I Want to Switch Careers but I Can’t Afford a Pay Cut

I hear the statement above from dozens of clients a year. The sad news is that marketplace realities virtually guarantee that you CAN’T switch careers WITHOUT taking a pay cut. Most likely a significant one. That’s because employers pay for the value they expect you to bring to the job. If you have little or no experience in a new field, no matter how transferrable your skills, an employer is going to be unwilling to pay the same amount that you’re earning at a job in which you’ve demonstrated significant value. Not to mention the fact that, in most situations, being up against more experienced applicants, your chances of even being considered are small.*

I wish I had a solution to this dilemma. But instead let me suggest that you examine the costs of staying in a career that no longer works for you.

1.   Emotional health

Going to work and feeling something between dislike and dread wears down even the most resilient of people. It’s hard to escape some form of depression when you feel trapped.

2.   Physical health

The stress inevitably involved in coping with an undesirable career situation can negatively impact your health both because of the deleterious long-term effect of the stress hormone cortisol and, for many, the  coping mechanisms they may use to deal with the stress (alcohol, tobacco). Also, the depression that usually accompanies these situations tends to interfere with healthy habits like proper diet and exercise.

3.   Career progression

If you don’t like what you’re doing it’s going to be very, very difficult to excel. Most probably you’re “phoning it in.” Keep in mind that you’re ultimately likely to be competing with people who DO enjoy their work, and will in the long (or perhaps not-so-long) run outperform you.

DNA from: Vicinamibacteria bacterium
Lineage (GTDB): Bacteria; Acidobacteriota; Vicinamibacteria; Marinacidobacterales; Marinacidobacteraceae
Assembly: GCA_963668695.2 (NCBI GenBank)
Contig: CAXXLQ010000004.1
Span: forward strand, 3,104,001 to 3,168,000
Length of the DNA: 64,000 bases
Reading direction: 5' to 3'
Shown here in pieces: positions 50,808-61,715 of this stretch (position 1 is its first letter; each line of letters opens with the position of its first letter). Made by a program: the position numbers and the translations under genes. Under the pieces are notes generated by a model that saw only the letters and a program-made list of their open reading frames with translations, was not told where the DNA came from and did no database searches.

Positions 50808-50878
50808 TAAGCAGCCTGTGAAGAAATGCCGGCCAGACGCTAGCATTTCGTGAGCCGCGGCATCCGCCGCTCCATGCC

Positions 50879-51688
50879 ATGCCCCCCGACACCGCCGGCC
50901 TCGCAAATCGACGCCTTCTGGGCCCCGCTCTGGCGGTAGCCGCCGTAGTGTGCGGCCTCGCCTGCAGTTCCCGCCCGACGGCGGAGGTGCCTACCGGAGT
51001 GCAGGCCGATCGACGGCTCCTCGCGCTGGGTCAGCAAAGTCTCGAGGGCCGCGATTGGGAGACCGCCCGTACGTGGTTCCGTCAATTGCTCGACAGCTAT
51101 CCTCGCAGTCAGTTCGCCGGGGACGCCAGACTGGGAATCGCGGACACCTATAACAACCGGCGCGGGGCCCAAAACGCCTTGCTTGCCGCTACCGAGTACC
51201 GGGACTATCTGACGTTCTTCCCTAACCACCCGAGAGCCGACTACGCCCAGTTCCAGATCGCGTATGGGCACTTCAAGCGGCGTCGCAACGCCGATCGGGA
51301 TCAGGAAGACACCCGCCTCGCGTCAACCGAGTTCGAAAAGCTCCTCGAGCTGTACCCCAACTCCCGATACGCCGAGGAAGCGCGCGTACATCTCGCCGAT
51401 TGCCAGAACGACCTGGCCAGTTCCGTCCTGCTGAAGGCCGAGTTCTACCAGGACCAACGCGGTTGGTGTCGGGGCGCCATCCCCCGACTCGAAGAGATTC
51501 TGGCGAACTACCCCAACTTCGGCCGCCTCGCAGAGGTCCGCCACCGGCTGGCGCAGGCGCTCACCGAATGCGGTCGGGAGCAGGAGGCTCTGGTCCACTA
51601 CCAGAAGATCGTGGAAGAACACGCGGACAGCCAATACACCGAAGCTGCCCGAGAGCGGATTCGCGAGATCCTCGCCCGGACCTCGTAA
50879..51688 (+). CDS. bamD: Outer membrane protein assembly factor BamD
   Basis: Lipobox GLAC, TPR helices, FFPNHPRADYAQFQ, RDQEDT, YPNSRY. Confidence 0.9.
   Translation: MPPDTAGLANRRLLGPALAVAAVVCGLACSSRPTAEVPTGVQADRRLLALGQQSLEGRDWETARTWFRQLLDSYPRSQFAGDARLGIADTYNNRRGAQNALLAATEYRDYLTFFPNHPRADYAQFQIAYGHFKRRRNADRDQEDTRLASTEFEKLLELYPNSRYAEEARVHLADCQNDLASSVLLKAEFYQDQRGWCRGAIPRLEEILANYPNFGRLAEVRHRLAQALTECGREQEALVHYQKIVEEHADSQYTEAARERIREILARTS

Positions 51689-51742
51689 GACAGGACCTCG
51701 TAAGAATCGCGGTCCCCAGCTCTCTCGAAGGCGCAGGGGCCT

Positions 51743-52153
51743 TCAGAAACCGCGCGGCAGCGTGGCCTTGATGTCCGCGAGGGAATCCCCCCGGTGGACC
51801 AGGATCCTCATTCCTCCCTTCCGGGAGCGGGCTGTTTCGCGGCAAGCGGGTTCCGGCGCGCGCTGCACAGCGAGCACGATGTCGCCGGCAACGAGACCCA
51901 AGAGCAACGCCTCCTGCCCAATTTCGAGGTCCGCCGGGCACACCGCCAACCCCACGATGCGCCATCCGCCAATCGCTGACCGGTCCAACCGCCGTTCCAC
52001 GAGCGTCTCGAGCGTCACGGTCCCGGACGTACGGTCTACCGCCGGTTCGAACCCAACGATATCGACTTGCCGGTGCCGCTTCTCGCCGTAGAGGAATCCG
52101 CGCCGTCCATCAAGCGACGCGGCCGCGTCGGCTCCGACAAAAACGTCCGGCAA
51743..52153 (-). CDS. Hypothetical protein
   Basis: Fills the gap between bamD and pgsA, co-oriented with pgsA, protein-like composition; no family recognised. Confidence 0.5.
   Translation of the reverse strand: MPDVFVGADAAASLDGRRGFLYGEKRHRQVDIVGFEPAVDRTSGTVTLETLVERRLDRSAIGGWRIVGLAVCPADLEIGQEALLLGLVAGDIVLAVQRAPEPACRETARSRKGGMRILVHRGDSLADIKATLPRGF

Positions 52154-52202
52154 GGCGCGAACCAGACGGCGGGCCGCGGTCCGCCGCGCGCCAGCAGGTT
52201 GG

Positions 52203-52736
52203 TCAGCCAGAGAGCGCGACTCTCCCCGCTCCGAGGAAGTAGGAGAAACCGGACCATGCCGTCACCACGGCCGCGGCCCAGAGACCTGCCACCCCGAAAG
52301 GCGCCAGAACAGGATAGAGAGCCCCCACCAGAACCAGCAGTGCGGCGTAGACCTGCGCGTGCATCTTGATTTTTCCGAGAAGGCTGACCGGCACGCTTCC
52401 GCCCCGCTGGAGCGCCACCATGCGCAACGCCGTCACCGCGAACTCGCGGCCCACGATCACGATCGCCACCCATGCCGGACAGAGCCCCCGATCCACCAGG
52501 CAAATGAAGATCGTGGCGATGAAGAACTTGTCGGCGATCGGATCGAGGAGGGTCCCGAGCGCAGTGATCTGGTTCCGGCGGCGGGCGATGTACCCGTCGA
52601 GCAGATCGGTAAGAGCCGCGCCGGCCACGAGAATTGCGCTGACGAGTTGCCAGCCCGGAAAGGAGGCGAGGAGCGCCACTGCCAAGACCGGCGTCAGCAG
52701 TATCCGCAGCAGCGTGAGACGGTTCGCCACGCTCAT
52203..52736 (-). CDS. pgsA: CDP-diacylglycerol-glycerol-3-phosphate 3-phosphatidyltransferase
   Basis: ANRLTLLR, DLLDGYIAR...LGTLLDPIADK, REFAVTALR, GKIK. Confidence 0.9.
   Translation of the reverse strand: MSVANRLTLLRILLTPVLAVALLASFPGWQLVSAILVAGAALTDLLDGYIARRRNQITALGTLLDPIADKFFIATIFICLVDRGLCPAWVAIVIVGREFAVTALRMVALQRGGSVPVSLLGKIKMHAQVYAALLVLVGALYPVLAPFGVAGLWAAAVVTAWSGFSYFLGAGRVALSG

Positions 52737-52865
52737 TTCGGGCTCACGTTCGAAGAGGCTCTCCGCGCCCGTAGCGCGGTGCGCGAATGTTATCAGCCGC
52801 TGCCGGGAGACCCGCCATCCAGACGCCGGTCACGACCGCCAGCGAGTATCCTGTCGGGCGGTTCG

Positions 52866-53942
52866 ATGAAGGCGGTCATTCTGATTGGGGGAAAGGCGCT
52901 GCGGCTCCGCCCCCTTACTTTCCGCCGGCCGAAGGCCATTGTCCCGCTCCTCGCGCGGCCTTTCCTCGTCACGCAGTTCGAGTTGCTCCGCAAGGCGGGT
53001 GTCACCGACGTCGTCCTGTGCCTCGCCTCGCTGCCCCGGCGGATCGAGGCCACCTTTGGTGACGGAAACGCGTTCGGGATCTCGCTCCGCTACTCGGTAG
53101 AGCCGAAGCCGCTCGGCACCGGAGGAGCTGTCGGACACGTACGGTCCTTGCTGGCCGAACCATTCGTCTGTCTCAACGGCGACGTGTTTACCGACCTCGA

Too many people take their current living arrangements as a given – mortgage payments, tuition payments, and lifestyle choices such as travel and entertainment. The thought of cutting back is so contrary to their internal narrative (equating compensation with success) that they’re unwilling to even explore alternative career possibilities that would most likely result in a reduction. But over the years I’ve seen time and time again that individual and family well-being improve when career satisfaction goes up. Yes, you may have to sacrifice in the short run. But longer-term you will not only feel a lot better but very possibly be earning more than if you stay on your current dead end path.

One final point – Don’t let preconceptions about how much a certain career will pay prevent you from exploring it (primarily by talking to people who are doing what you are contemplating). First of all, you may be mistaken in your assumptions. Second, the process of exploration may uncover associated possibilities that you initially weren’t even aware existed. There are many excellent books that provide case histories of these situations, among them “Life Reimagined” by Richard J. Leider and Alan M. Weber; “Designing Your Life” by Bill Burnett and Dave Evans; and “Roadmap” by Roadtrip Nation and Brian McAllister.

*The exception to this “rule” is that if you have strong personal contacts who can vouch for your abilities to a potential employer you have a chance get in the door for an interview and sell your abilities. A strong interview, plus lobbying by your contact on your behalf, would significantly improve your odds of landing a job without taking a big hit to your salary.